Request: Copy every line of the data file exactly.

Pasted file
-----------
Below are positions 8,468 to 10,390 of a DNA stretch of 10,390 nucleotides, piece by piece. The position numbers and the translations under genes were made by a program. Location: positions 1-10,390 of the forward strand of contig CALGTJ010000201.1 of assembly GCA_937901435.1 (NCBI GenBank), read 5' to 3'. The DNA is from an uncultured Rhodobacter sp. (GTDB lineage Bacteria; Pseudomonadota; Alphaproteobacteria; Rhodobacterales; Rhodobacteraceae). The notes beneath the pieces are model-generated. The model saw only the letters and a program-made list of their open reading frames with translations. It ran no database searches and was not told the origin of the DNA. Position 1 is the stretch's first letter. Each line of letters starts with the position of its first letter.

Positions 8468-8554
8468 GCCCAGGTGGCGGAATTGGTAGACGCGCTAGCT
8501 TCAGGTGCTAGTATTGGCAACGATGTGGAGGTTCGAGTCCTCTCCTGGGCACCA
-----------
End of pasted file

Below are positions 8,468 to 10,390 of a DNA stretch of 10,390 nucleotides, piece by piece. The position numbers and the translations under genes were made by a program. Location: positions 1-10,390 of the forward strand of contig CALGTJ010000201.1 of assembly GCA_937901435.1 (NCBI GenBank), read 5' to 3'. The DNA is from an uncultured Rhodobacter sp. (GTDB lineage Bacteria; Pseudomonadota; Alphaproteobacteria; Rhodobacterales; Rhodobacteraceae). The notes beneath the pieces are model-generated. The model saw only the letters and a program-made list of their open reading frames with translations. It ran no database searches and was not told the origin of the DNA. Position 1 is the stretch's first letter. Each line of letters starts with the position of its first letter.

Positions 8468-8554
8468 GCCCAGGTGGCGGAATTGGTAGACGCGCTAGCT
8501 TCAGGTGCTAGTATTGGCAACGATGTGGAGGTTCGAGTCCTCTCCTGGGCACCA